Nurse Jackie is almost enough to return my faith in television to deliver interesting female characters and plot lines, particularly roles for older female actors.
Season two just finished on US television, and I hear it will probably arrive on UK screens later this year.
Jackie, played by Edie Falco, is a nurse working at All Saints, with a dead-pan humour and House-like attitude to the rules. She is also caught up in a network of lies: just for example, she has concealed the fact she is married and has two children from almost all her co-workers. She’s addicted to, and gets into various scrapes getting hold of, prescription drugs – including, it seems, an affair with the hospital pharmacist. In short, Jackie is a complex, surprisingly sympathetic central character – in a cast which includes several other interesting/hilarious women – and several fantastic roles for older female characters, such as best-friend Doctor O’Hara (Eve Best) and nurse manager Gloria (Anna Deavere Smith).
Natalie Wilson even wrote at Ms Magazine that Edie Falco’s character represents a “feminist id”:
Jackie’s pleasure-seeking self can be read as a reaction to the confines of the patriarchal world. As a nurse (and a woman), she is supposed to be selfless and outward-directed, nurturing and caring. Who cares about her chronic pain and 24-hour work/life demands? Her feminist id responds “F you” to the nurturing/suffering paradigm, and she ingests drugs to numb the pain of daily life.
Actor Katey Sagal, who plays the motorcycle club matriarch on Sons of Anarchy, (albeit a show with some problematic gender-role issues) said recently:
I don’t know why it’s changed, but I’m really grateful it has. Maybe it has to do with the fact that we’re all living longer and suddenly it’s okay to get older. Maybe there’s a broader audience for these characters. The stories you can tell about older women are deeper.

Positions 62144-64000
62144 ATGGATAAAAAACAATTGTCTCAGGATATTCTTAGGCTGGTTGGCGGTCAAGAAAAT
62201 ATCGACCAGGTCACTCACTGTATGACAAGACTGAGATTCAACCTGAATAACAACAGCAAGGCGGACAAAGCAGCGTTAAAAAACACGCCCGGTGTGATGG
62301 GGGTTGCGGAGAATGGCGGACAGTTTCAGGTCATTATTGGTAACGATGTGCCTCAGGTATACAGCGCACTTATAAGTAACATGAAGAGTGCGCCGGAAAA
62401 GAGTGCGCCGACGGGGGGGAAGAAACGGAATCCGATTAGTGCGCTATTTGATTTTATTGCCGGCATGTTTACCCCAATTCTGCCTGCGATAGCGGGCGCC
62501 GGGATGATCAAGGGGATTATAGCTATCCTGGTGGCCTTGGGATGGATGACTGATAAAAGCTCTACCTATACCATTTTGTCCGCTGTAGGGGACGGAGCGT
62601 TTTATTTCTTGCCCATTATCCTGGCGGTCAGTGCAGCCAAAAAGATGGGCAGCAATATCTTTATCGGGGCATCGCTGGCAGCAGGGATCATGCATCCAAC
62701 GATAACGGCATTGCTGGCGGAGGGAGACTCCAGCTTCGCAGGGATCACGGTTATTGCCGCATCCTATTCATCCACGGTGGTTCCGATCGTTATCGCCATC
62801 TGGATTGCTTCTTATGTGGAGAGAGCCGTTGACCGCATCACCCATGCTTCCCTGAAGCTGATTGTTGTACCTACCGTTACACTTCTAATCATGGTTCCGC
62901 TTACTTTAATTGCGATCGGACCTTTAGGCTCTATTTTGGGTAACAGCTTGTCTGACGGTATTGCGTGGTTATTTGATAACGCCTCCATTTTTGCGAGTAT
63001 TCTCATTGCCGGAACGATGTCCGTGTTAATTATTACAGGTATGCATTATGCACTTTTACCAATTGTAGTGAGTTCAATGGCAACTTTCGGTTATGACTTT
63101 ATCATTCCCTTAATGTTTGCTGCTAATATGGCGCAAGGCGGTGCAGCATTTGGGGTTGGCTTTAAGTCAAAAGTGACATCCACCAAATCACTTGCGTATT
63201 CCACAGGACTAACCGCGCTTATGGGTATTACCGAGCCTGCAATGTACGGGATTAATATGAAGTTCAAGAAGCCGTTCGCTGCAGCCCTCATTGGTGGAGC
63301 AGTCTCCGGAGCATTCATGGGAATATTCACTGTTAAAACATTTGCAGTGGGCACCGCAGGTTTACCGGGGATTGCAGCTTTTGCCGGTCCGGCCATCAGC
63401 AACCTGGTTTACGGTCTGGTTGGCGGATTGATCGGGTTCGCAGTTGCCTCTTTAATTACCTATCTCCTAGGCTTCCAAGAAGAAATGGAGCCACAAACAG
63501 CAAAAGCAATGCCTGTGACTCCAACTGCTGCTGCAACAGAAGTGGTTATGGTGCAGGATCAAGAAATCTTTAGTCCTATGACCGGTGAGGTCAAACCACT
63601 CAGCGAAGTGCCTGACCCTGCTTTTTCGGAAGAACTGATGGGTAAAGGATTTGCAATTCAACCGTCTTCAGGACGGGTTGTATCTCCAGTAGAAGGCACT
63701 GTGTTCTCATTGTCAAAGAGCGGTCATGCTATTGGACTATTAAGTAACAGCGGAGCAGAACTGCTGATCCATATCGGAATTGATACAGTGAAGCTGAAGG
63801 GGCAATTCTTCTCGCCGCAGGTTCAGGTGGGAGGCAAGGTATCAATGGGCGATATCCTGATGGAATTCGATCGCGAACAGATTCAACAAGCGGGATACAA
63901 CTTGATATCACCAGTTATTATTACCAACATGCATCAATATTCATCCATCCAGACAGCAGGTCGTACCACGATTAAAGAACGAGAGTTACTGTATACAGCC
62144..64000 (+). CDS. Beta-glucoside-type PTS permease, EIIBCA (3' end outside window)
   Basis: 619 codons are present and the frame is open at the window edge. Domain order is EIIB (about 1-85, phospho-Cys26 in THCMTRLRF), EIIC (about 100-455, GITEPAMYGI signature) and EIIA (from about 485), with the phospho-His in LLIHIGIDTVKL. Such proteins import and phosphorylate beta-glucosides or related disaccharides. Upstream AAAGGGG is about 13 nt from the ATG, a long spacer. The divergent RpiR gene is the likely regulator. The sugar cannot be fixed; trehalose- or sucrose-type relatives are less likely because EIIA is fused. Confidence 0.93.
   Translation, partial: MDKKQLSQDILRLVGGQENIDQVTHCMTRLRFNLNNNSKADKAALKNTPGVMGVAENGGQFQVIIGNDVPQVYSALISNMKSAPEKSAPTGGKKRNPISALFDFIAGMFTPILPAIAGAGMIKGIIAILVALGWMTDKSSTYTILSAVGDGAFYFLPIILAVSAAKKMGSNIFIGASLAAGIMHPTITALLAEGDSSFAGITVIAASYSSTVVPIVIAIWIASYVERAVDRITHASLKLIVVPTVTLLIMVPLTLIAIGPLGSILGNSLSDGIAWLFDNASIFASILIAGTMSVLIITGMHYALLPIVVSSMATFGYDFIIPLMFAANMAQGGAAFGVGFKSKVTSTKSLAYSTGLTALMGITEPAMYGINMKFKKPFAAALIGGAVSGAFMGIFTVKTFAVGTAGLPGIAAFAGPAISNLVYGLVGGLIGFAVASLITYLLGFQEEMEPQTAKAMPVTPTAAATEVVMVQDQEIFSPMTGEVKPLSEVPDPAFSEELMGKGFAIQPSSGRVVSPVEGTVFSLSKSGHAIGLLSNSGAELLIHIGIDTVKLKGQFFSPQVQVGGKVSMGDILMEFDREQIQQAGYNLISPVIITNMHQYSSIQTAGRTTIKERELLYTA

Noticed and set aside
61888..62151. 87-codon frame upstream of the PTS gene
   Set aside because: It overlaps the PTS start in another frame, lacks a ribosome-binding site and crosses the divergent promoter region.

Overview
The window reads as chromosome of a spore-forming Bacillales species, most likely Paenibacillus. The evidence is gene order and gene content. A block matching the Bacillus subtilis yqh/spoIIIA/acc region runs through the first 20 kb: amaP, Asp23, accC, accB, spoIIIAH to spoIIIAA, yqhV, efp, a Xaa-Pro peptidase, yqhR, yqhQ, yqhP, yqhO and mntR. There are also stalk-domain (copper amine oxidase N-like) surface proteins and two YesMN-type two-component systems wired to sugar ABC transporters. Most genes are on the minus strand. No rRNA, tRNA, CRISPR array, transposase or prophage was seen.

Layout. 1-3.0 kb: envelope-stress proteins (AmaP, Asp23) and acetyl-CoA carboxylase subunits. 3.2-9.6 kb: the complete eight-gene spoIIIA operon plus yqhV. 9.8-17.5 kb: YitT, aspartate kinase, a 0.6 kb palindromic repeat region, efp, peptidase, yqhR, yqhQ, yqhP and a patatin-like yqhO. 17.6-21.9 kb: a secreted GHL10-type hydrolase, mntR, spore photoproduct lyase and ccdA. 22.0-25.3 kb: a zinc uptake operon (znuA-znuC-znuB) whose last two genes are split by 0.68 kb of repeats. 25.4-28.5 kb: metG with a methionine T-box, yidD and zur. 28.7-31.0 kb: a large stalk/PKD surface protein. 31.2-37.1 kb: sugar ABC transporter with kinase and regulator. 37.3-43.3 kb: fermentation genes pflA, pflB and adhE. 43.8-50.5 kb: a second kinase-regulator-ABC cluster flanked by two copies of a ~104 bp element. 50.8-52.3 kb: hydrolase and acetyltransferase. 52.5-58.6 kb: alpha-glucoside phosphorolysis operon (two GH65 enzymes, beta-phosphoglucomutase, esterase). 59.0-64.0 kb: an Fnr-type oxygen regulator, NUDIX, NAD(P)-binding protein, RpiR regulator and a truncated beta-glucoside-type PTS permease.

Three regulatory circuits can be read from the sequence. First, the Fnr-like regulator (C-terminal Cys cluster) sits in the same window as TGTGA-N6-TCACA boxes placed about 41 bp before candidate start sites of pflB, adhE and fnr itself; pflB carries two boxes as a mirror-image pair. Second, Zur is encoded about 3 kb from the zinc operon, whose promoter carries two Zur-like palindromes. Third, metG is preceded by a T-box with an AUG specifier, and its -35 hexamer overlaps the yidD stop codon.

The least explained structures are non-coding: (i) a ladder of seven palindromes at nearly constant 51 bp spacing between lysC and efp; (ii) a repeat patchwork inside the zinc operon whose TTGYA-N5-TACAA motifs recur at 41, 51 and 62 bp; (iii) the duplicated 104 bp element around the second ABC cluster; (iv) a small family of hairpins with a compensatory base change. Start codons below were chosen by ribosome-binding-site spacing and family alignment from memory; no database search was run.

Plus, cable has opened up enormous possibilities. In feature films, you’re still lucky if you’re not the girlfriend or the wife. But I just read yesterday that Dianne Keaton is going to be on television now, she’s doing a series with HBO, so TV is where our stories are being told.
Are things… actually changing for the better? At least in terms of US imports? Of course it’s not all good news, as the fact that shows such as Nurse Jackie are remarkable demonstrates. Treme, for example, has been criticised for the low numbers of female musicians in an otherwise-music-centred universe:
So far, the only woman represented is violinist Annie, played by Lucia Micarelli. Even then, we know very little about the character beyond her classical training and that her keyboardist boyfriend Sonny Schilder (Michiel Huisman) gets jealous when she plays other male musicians’ gigs. At this point, she doesn’t even have a last name.